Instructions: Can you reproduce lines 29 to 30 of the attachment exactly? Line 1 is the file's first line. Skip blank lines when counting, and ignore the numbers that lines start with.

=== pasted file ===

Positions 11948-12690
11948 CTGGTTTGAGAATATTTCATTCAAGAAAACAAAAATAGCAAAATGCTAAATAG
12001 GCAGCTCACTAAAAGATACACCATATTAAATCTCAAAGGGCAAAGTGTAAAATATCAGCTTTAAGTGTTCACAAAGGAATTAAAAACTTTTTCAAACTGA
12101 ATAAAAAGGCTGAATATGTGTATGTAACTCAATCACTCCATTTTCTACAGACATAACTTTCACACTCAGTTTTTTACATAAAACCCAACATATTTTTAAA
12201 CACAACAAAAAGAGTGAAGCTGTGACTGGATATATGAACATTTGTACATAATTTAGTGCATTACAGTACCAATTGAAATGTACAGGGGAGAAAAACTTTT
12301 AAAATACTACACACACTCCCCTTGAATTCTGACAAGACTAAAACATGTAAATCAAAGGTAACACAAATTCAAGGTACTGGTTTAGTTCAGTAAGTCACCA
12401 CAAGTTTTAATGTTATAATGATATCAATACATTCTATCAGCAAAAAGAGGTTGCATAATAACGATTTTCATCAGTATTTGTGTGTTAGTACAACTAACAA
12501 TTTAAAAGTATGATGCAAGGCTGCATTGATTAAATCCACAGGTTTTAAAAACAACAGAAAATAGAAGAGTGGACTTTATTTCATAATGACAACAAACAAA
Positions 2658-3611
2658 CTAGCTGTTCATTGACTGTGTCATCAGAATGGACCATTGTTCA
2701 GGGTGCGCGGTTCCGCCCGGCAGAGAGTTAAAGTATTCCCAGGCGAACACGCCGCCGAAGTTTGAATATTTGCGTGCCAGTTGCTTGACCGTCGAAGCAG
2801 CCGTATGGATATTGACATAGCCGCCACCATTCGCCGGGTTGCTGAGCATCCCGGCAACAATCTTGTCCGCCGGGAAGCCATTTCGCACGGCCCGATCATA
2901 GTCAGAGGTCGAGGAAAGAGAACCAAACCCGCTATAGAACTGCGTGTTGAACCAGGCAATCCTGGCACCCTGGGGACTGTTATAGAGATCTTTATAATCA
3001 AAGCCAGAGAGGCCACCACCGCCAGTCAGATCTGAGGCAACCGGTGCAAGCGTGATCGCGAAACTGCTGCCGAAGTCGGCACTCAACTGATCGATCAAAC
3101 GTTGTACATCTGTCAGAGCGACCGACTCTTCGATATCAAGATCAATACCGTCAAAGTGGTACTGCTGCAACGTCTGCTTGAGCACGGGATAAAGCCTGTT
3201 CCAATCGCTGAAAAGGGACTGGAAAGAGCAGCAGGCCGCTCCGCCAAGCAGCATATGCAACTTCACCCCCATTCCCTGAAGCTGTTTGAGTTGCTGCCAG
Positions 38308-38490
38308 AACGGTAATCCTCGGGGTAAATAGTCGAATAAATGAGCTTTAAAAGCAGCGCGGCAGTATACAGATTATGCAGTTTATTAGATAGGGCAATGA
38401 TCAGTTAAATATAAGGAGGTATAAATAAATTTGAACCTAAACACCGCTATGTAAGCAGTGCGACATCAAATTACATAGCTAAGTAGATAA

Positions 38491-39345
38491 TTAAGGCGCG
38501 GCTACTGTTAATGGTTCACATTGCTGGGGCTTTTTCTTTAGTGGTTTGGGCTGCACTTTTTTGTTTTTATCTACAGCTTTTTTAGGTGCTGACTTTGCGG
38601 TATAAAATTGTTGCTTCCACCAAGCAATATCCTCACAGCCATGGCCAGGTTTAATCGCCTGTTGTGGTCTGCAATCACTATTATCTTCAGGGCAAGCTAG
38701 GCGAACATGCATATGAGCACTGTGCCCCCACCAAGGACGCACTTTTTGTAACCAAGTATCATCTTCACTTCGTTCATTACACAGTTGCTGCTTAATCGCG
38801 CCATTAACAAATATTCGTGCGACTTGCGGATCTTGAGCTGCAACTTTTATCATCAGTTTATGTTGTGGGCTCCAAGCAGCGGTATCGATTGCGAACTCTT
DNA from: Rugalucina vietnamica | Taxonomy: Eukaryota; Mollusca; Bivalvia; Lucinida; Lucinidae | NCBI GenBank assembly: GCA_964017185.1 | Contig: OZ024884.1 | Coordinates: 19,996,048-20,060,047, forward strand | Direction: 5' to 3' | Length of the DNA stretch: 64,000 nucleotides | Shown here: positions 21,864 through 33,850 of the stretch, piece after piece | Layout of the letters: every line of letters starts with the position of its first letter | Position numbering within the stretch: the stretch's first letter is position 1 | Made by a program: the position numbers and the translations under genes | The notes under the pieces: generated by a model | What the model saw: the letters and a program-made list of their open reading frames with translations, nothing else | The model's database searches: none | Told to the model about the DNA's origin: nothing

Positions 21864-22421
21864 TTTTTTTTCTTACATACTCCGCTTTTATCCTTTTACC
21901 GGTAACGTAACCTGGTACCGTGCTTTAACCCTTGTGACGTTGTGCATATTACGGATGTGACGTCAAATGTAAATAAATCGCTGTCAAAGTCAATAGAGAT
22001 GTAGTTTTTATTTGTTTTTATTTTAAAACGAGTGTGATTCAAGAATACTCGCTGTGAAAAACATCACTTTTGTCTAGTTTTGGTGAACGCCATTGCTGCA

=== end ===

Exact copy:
21901 GGTAACGTAACCTGGTACCGTGCTTTAACCCTTGTGACGTTGTGCATATTACGGATGTGACGTCAAATGTAAATAAATCGCTGTCAAAGTCAATAGAGAT
22001 GTAGTTTTTATTTGTTTTTATTTTAAAACGAGTGTGATTCAAGAATACTCGCTGTGAAAAACATCACTTTTGTCTAGTTTTGGTGAACGCCATTGCTGCA